Poster Session D, Monday, March 25, 8:00 – 10:00 am, Pacific Concourse
Interference on neural mechanisms for working memory maintenance
Julia C. Beck1, Peter S. Whitehead1, Marty G. Woldorff1; 1Duke University
We must often maintain information in working memory (WM) while attending to unrelated tasks and stimuli. However, the neural processes underlying WM maintenance in the face of attentional interruptions is relatively unexplored. Here, we used contralateral delay activity (CDA) – a sustained, posterior, negative-polarity ERP index of active maintenance of WM representations – to investigate the effect of visual and cognitive interruptions on such maintenance. Participants were presented with a lateralized array of colors and asked to maintain them in WM. During the delay period before the WM probe, in separate blocks, participants either attended and responded to a Flanker task stimulus, or ignored the stimulus. Behaviorally, high performance was observed on the Flanker task (93%) and on WM performance in Flanker-attended (85%) and Flanker-ignored (89%) conditions. We observed that the CDA was initially similar after WM array presentation, but terminated sooner prior to relevant Flanker stimuli, suggesting some WM withdrawal when expecting a cognitive task to perform. The Flanker stimulus disrupted the CDA in both conditions, but with interactions between lateralized sensory effects and the hemisphere of WM maintenance. Critically, the CDA never reinstantiated in the second delay period even following ignored Flanker stimuli, with an inverted, positive CDA (CDAp) following attended Flanker stimuli. We conclude that the CDAp resulted from the suppression of lateralized components of the Flanker stimuli while maintaining the fidelity of the WM representation. Moreover, high WM performance without reinstantiation of the CDA suggests WM content can remain accurate without an active posterior CDA process.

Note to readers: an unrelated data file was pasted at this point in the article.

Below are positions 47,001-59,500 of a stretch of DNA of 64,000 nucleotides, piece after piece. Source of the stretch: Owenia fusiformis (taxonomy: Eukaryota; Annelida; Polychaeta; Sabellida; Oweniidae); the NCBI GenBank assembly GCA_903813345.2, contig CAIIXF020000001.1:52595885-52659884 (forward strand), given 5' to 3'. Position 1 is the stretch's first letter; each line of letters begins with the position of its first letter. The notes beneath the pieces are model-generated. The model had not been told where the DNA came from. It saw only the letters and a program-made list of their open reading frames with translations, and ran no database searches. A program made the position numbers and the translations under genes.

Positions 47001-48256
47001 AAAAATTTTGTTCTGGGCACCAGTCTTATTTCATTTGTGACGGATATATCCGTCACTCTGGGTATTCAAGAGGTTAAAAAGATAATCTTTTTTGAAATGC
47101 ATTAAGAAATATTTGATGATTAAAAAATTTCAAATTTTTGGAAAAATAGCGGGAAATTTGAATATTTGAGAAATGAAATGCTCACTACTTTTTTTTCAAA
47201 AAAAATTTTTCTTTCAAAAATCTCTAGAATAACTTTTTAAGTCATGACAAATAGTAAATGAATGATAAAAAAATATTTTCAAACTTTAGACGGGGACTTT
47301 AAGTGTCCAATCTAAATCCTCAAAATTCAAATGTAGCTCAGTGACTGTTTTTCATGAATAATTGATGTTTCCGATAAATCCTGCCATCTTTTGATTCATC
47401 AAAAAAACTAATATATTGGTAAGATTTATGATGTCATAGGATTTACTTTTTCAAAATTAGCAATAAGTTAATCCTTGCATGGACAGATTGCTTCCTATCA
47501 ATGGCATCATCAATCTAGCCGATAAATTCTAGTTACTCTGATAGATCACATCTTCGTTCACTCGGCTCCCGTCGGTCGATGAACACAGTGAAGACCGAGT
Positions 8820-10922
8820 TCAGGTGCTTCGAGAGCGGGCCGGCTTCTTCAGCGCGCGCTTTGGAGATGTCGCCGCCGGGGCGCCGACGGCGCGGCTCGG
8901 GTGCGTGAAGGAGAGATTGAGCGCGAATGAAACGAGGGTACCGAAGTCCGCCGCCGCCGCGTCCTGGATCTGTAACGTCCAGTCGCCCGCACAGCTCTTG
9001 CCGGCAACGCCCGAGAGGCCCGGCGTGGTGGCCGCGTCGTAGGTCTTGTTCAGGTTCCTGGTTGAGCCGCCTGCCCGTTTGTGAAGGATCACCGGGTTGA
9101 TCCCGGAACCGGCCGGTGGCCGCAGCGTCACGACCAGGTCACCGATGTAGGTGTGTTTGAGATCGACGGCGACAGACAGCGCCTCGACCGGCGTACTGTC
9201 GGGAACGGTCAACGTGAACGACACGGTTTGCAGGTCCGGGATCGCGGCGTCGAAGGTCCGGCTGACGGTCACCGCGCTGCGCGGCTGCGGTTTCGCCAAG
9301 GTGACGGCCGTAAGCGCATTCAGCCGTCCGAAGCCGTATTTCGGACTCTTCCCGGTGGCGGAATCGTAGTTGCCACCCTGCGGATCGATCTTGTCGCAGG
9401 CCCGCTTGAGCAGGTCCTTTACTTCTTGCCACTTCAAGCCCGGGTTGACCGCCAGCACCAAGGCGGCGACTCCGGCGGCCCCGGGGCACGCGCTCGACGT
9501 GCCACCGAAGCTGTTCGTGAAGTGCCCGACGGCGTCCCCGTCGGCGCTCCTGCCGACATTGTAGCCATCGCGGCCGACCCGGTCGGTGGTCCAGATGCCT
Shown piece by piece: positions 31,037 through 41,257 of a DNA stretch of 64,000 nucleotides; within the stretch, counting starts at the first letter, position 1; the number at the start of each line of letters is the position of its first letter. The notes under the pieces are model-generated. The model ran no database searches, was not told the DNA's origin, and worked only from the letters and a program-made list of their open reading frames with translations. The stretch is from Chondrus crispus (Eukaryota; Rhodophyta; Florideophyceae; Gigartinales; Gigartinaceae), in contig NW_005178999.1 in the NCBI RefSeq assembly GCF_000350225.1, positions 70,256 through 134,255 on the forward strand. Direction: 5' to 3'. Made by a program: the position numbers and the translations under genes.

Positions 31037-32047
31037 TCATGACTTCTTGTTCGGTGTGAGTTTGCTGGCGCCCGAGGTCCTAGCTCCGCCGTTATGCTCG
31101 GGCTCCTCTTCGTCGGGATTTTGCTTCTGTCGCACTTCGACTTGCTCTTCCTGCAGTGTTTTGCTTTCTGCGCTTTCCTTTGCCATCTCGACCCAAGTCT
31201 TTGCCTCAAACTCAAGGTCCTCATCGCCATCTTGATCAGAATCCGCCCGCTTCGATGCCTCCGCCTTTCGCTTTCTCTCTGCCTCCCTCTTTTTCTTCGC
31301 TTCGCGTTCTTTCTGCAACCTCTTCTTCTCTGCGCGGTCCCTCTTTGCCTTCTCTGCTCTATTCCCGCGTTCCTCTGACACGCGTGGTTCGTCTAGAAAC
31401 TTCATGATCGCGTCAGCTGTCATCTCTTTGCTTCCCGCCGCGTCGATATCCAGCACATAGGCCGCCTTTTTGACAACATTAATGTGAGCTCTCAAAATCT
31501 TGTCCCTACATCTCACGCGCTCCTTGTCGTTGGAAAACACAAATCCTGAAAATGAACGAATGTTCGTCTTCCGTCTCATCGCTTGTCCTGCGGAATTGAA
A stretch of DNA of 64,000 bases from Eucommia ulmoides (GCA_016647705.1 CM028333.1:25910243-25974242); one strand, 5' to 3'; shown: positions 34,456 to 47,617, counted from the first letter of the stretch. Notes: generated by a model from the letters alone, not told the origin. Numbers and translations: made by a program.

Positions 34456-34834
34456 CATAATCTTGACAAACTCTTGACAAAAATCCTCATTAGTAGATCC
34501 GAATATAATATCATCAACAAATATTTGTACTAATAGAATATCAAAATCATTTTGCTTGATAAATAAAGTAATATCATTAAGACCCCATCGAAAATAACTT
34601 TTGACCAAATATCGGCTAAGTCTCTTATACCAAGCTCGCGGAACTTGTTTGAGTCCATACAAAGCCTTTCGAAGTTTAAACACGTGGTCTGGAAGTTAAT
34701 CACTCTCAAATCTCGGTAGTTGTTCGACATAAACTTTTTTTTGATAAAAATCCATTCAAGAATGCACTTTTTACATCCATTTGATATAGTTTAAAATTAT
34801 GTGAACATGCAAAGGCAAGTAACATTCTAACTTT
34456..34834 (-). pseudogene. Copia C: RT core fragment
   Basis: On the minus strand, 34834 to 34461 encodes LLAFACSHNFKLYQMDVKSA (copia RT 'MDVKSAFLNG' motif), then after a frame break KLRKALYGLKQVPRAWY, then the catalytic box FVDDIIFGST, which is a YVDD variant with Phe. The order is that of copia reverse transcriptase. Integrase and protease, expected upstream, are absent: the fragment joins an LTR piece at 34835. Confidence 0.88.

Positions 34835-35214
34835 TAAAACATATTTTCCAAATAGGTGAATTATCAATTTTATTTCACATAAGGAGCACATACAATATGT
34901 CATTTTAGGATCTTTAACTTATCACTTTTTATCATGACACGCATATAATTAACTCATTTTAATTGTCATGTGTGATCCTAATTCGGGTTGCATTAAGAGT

Topic Area: EXECUTIVE PROCESSES: Working memory